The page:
Notes from the Section Leadership: ASAP Yearly Report
David Haines and Cris Shore
Originally Anthropology News Online (January 25, 2017)
Reposted on ASAP Forum (April 25, 2017)
The Association for the Anthropology of Policy (ASAP) continued to progress during 2016 and the two of us particularly want to thank outgoing president, Janine Wedel. She has poured much of her energy and competence into ASAP and its IGAPP predecessor for well over a decade now. The goods news is that she is still on the board as past-president and will continue to be active on our behalf. We would also like to welcome Carol McLennan and Paul Stubbs as our new co-presidents-elect. Among other issues, they will be taking over the duties for the ASAP part of the program at the next two AAA Annual Meetings, in Washington this year, and San Jose the year after. Finally, thanks to our outgoing past-presidents Bill Beeman and Greg Feldman, and to Rebecca Peters for taking on secretary-treasurer responsibilities until an election can be held for the position later this year.
ASAP’s membership continues to grow. That growth corresponds with our belief that ASAP has an important role to fill on both the academic and practical sides of the discipline, in understanding policy per se and in finding ways to make the world of policy more responsive, effective, and transparent. Our aim remains to examine policy in all its formulations, implementations, and effects in order to better understand the complex social relations and cultural worlds that different policy assemblages create. That holistic and analytical approach to policy will be sorely needed in the years ahead.
Over the past year we have seen many organizational improvements. Judi Pajo and Ted Powers have been expanding the number and range of columns, and will soon start featuring notes from the field to tap into emerging research by younger scholars. On the education side, Valoree Gagnon and Kelly McKowen have compiled a focused research bibliography on the anthropology of policy that should help give us a common core for discussion and reflection. It will be posted on the website in early 2017. On the communications side, Eric Cheng has taken over as listserv coordinator and Georgia Hartman and Jason Scott have brought us squarely into social media. Jason set up our Facebook and Twitter presences in 2016 and managed our first three online discussions using those media: on refugees, corruption, and sports. Georgia, in turn, set up our Instagram presence and created a system of guest editors to visually examine policy in different places on different topics. So far that series of guest editors has included Georgia herself, Elisha Oliver, Eliza Williamson, Ather Zia, Paula Suter, Jessica-Jean Cassler, and Tappsi Ramachandani. We are indebted to all of them. Georgia is also experimenting with anthropologist reflections along the lines of Humans of New York.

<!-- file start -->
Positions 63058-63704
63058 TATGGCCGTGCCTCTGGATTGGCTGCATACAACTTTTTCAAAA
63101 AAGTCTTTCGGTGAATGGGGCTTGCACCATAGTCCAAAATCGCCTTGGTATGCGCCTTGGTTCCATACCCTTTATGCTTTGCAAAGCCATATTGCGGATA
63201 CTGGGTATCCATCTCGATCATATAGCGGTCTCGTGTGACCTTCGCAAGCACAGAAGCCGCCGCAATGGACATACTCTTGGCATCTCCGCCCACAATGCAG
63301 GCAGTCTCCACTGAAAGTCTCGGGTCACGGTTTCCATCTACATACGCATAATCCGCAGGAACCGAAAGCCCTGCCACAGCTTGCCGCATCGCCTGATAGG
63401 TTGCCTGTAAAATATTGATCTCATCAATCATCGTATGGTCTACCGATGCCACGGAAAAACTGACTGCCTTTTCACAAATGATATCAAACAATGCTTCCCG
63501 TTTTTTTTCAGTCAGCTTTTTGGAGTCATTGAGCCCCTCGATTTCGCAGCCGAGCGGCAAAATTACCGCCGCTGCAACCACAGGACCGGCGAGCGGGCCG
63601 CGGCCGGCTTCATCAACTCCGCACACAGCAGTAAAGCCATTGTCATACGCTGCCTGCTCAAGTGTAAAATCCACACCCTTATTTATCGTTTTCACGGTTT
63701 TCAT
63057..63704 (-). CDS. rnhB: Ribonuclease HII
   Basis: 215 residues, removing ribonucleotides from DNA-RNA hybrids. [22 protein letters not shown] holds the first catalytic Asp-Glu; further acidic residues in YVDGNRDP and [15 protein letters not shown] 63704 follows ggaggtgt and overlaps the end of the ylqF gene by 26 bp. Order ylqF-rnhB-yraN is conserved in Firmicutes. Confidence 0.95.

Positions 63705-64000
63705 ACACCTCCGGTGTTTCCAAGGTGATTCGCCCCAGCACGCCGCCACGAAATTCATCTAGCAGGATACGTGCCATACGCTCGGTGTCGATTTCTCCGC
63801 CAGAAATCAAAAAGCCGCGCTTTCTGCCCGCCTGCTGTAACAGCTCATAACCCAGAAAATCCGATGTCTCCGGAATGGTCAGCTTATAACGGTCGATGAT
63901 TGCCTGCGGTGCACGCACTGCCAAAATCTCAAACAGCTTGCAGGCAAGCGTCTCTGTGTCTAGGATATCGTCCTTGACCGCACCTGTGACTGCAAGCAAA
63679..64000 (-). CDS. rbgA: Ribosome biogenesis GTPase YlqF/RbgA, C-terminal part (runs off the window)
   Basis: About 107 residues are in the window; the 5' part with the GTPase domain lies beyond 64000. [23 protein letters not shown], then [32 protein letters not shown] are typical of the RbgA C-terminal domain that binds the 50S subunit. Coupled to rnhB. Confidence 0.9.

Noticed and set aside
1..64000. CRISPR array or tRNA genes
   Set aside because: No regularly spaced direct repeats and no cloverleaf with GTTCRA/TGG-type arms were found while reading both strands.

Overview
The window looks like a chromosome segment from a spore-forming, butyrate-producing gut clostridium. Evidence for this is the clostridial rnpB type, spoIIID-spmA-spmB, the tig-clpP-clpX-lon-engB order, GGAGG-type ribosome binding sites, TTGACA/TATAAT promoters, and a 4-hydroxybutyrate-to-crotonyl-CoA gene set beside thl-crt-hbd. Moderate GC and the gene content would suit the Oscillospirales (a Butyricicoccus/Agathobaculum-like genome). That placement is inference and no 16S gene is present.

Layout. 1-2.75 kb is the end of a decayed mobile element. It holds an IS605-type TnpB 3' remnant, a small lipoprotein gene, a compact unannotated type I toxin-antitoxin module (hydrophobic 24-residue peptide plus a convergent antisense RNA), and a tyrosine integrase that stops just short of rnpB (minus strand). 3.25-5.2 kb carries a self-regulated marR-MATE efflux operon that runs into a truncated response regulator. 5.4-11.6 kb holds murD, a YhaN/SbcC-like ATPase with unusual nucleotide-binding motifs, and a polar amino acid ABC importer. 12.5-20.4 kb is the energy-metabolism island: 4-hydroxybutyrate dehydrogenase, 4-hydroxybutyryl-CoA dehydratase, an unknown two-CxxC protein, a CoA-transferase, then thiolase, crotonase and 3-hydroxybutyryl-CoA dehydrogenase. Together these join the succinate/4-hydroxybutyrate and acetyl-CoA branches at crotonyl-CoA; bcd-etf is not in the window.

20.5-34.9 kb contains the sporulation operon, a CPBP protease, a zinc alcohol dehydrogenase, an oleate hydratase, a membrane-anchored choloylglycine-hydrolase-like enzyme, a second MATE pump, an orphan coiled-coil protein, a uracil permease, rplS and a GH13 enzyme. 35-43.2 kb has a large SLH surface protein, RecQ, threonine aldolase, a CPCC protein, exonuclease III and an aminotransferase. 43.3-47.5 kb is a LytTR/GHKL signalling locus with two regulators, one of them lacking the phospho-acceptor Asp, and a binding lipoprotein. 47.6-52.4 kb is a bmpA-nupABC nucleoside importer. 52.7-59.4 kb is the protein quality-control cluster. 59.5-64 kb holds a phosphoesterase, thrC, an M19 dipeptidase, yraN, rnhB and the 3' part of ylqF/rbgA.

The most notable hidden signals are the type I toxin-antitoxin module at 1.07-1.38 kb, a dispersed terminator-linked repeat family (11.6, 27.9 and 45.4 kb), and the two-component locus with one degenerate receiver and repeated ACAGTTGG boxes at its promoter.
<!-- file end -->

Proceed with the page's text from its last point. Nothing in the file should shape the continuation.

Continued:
ASAP was active at the Minneapolis meeting with 15 sessions, another round of our now traditional mentoring session (particular thanks to Fayana Richards, our graduate student representative), and our board and business meetings. The highlight of the business meeting was the presentation to Negar Razavi of our very first graduate student paper award. The process was managed by Jennifer Hubbert (officer-at-large) and had a very solid set of submissions, especially considering this was the inaugural year. An abbreviated version of Negar’s paper, “Off the Record and in the Loop: Excavating Power in the Washington Foreign Policy Establishment,” will be available as an ASAP column later in 2017. The two of us were able, by splitting our efforts, to attend most of the sessions at Minneapolis and we will provide our reflections on those sessions in a later column.
For this next year, we welcome your comments on any topic, invite your ideas for sessions at the D.C. meeting this fall, and remind you that you can always find us on the web as anthofpolicy.org and on Twitter, Facebook, and Instagram as @anthofpolicy. A list of contacts is on our website but note particularly the following key contacts: Carol McLennan ([email protected]) for this year’s AAA program in Washington, Jason Scott ([email protected]) for Facebook and Twitter (including ideas for online discussions), Eric Cheng ([email protected] or [email protected]) for the listserv, and Georgia Hartman ([email protected]) for Instagram (especially if you are interested in being one of the guest editors).